Paddling for table tennis
Former Olympian here promoting little-known sport
Sean O'Neill would be a famous athlete if more Americans took his sport seriously.
The 30-year-old Virginia man knows table tennis the way Michael Jordan knows hoops. O'Neill can stand 30 feet away from the table and casually return all the slams you can hit. And he can put enough spin on the ball to make it loop around the end of the net instead of over the top.
But table tennis is still just pingpong to most Americans. And even though O'Neill twice played for the United States Olympic team and won five national titles, he's unknown to most Americans beyond a small circle of tournament players.
O'Neill and the people he works with in Ashland hope to expand Americans' appreciation for the game, and to make some money while they do it. He's visiting the Rogue Valley this week to talk business strategy with corporate officers of Airedale Sports and Technology Inc. (ASTI), which makes table tennis products.
As the company's national marketing director and spokesman, O'Neill travels the country demonstrating equipment, conducting clinics and testing new products. He will demonstrate his skills Friday evening in an exhibition at Valley Floor Sports Center in Medford.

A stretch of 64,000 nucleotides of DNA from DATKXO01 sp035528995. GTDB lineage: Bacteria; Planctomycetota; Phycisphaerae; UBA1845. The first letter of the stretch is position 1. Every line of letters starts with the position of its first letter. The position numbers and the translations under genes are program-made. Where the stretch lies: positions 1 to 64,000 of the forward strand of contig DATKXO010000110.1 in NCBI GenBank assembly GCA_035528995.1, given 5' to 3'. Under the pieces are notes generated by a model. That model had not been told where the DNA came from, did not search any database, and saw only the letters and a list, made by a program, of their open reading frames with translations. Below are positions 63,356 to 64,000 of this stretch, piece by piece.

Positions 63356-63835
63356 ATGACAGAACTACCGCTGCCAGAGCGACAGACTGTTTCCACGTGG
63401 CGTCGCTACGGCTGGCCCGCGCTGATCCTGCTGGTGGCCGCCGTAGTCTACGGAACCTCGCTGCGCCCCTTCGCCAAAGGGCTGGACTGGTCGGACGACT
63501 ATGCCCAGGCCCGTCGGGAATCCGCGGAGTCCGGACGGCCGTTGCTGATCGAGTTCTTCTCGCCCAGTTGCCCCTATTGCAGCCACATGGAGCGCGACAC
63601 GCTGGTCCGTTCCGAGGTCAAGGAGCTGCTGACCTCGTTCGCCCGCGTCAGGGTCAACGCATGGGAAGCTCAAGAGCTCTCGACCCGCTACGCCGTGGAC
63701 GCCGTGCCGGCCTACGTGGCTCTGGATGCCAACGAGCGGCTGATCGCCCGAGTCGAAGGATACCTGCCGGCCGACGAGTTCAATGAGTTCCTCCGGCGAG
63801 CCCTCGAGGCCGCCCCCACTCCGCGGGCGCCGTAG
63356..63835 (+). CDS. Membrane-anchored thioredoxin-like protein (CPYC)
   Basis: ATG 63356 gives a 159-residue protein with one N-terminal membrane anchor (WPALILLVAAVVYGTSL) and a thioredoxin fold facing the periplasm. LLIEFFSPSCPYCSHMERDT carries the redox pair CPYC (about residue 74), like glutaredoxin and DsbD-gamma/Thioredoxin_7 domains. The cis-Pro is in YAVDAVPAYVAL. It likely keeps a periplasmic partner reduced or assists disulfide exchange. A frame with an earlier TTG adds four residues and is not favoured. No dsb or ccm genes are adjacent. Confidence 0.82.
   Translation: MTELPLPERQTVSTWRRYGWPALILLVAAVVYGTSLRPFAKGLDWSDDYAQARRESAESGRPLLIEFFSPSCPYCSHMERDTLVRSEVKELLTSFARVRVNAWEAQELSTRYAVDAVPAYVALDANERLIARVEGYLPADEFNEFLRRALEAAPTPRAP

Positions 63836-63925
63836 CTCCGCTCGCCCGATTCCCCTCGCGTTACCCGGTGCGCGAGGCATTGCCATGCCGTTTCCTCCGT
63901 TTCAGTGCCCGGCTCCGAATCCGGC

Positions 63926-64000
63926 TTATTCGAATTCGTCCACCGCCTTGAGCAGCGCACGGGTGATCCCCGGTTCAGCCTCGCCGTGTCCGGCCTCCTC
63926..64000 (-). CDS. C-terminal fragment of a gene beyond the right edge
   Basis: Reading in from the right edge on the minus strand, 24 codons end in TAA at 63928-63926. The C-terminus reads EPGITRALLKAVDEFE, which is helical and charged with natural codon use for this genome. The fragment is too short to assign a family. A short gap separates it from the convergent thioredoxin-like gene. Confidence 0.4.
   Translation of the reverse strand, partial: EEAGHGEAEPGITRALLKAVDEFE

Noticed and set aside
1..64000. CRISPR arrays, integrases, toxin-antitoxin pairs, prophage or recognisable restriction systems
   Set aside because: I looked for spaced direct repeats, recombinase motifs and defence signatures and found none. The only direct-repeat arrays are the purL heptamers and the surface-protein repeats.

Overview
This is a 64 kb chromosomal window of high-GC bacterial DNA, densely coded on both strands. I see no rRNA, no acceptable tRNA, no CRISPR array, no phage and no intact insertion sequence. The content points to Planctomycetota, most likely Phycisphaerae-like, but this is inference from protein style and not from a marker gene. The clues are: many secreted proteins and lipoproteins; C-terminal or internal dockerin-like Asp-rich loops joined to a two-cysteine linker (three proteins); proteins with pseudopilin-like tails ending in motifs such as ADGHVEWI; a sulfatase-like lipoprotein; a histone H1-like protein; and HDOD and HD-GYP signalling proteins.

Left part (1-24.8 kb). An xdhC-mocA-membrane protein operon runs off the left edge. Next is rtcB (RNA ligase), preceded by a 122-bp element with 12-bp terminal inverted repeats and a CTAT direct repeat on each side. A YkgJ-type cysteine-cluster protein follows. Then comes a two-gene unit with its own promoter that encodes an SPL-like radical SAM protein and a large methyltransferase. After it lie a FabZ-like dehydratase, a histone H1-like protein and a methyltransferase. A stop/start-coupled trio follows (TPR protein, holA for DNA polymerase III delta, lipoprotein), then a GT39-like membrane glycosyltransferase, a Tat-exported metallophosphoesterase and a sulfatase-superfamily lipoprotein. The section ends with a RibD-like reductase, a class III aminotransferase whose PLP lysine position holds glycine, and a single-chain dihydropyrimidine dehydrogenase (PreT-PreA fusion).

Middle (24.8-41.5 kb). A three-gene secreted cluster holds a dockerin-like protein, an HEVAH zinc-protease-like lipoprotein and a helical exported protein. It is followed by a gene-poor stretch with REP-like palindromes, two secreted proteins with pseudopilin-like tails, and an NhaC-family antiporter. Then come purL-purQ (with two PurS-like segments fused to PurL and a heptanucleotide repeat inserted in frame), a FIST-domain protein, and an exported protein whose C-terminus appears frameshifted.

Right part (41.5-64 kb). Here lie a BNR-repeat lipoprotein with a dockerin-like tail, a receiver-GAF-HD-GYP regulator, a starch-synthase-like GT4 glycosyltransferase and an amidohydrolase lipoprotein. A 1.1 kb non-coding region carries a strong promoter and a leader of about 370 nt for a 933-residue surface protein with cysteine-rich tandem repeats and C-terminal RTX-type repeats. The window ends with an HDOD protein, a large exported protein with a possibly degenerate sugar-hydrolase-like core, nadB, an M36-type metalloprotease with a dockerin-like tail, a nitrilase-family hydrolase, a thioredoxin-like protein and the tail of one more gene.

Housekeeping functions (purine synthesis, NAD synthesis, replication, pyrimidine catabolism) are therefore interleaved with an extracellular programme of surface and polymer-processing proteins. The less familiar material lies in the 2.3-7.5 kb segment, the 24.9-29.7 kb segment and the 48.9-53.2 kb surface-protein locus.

O'Neill's sport bears little resemblance to the familiar pastime played in countless basements and rec rooms across America. Tournament-level players hit the ball 70 mph and use rackets (paddles, to the rest of us) that can spin the ball up to 5,000 revolutions per minute.
O'Neill plays with an ASTI racket covered with a special sticky rubber that allows him to put all that spin on the ball. Such rackets may sell for as much as $80, compared with the standard $5 pingpong paddle with its pebbled-grained surface.
ASTI president Waqidi Falicoff said the company hopes to encourage more interest in the game at a competitive, rather than recreational, level and create more demand for its sophisticated rackets and other equipment.
The professional game's sticky rackets and fast pace make top players think about strategy, rather than simply trade volleys, said O'Neill. Some have called (table tennis) athletic chess. You always need to be one shot ahead.
Everywhere around the world but here in the United States people understand the intricacy of the sport, he said. Only in the United States is it a `game.'